The Federal Reserve has ordered Citigroup Inc to better police for the risk of money laundering, part of a broad U.S. regulatory crackdown on the potential for illicit money flows.
The Fed told Citigroup's board to submit a plan within 60 days to improve its oversight of companywide anti-money laundering compliance, according to a consent order dated March 21, but only made public on Tuesday.
The order expands upon similar orders directed at several Citigroup units in 2012.
The plan should include funding personnel and resources based on the risks of different units — policies that instill a "proactive approach" to identifying and managing money-laundering risks — and measures to ensure employees adhere to those compliance policies, the Fed said.
Citigroup said in a statement that it had made "substantial progress" in strengthening its compliance program and addressing risks throughout the company.
"Citi continues to take the appropriate steps to address remaining requirements and build a strong and sustainable program," the bank said.
U.S. authorities have stepped up enforcement of anti-money laundering laws in an effort to clamp down on conduct ranging from drug trafficking to terrorism, and have entered into cease and desist orders with top banks including JPMorgan Chase and others related to weak internal controls.
In December, HSBC Holdings Plc agreed to pay a record $1.9 billion, in part to resolve charges that it failed to detect money from drug trafficking which was flowing from Mexico into the United States.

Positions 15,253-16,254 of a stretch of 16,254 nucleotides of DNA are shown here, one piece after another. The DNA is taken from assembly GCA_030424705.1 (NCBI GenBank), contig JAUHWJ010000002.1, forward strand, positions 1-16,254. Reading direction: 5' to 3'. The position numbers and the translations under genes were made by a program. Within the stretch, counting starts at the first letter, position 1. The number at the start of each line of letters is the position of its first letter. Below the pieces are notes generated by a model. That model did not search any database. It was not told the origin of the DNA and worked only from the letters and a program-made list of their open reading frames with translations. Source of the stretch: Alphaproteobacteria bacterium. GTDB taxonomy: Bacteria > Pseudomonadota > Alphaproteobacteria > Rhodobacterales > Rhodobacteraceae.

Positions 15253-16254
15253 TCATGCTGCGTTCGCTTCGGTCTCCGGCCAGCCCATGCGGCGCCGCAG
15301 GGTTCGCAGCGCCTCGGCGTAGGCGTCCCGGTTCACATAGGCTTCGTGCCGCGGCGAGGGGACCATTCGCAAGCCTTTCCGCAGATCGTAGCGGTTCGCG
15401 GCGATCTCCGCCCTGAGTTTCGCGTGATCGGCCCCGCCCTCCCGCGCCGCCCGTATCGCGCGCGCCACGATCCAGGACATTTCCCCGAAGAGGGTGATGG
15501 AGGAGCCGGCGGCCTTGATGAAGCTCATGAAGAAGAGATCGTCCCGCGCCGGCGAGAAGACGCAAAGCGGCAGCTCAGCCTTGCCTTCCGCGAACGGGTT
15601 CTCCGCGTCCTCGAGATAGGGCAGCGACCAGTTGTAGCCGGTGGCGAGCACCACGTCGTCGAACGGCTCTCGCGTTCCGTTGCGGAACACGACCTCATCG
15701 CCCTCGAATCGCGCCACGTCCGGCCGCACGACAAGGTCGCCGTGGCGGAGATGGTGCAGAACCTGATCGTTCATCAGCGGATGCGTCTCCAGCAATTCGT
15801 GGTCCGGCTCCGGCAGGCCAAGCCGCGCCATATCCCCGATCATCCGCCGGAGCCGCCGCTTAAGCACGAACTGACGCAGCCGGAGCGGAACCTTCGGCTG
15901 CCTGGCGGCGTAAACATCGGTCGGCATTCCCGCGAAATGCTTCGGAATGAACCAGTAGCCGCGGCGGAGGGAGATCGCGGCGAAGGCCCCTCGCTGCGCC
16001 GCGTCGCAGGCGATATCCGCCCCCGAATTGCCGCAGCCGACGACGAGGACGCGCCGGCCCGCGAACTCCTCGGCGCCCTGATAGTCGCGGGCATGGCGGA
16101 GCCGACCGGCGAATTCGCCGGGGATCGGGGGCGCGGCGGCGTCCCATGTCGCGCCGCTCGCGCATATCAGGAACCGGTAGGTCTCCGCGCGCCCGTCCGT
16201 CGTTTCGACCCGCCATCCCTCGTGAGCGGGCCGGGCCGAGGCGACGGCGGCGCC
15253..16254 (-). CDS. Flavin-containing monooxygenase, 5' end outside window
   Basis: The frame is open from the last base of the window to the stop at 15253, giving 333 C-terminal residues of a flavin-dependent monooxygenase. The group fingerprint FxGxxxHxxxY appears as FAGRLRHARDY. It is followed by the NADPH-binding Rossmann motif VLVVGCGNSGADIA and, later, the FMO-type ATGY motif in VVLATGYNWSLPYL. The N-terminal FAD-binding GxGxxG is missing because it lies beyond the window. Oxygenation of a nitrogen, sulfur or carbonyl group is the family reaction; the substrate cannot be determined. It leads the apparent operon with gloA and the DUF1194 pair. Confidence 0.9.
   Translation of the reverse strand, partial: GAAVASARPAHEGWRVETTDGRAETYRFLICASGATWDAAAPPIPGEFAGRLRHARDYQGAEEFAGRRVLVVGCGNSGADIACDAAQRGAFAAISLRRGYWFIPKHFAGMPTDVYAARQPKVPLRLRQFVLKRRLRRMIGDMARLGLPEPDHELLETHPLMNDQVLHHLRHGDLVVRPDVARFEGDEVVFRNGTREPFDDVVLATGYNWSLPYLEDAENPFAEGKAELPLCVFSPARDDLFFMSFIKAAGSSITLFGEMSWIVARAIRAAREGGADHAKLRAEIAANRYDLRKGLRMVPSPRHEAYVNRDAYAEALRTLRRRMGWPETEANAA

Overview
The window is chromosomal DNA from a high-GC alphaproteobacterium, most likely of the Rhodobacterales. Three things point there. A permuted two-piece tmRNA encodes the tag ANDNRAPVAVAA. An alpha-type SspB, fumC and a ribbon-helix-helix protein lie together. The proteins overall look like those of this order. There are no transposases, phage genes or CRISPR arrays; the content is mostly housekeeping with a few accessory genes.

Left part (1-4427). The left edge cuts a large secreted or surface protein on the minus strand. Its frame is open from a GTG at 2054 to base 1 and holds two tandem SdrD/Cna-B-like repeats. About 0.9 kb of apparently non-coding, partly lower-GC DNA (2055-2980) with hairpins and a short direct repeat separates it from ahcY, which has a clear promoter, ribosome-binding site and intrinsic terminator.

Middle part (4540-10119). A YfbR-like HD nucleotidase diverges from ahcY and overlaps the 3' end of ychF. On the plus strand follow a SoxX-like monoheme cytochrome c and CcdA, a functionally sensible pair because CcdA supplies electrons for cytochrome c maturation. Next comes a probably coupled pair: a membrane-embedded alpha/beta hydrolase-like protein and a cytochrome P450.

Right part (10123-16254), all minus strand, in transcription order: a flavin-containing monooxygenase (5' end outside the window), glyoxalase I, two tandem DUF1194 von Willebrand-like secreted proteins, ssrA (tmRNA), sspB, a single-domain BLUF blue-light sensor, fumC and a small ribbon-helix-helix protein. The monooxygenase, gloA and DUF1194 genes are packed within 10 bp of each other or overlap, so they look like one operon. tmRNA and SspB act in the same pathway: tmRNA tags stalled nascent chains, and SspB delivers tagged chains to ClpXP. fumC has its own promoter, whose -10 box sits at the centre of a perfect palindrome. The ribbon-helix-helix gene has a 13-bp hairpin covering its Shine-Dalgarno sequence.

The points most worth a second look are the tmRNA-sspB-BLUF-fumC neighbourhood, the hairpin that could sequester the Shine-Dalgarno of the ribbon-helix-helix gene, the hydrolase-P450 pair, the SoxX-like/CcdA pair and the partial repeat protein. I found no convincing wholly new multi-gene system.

Citibank, Citigroup's consumer bank, had entered into a consent order with the Office of the U.S. Comptroller of the Currency in April 2012 to fix problems with its compliance with the Bank Secrecy Act, the law that requires banks to report suspicious activity to regulators.
Last August, the FDIC and the California Department of Financial Institutions also ordered Citigroup's Mexican subsidiary, Banamex, to address problems with its compliance program.
The Fed did not specifically say how much Citi has done to fix the issues raised by the previous orders. It said it is requiring the bank to "continue ongoing enhancements," and said that last year's settlements showed that Citigroup also needed to address compliance weaknesses at the holding company level.
"As evidenced by the deficiencies ... that led to the issuance of the OCC and FDIC consent orders ... Citigroup lacked effective systems of governance and internal controls to adequately oversee the activities of the Banks," the Fed said in its order.
Citi neither admitted nor denied the Fed's findings under the order, the U.S. central bank said.
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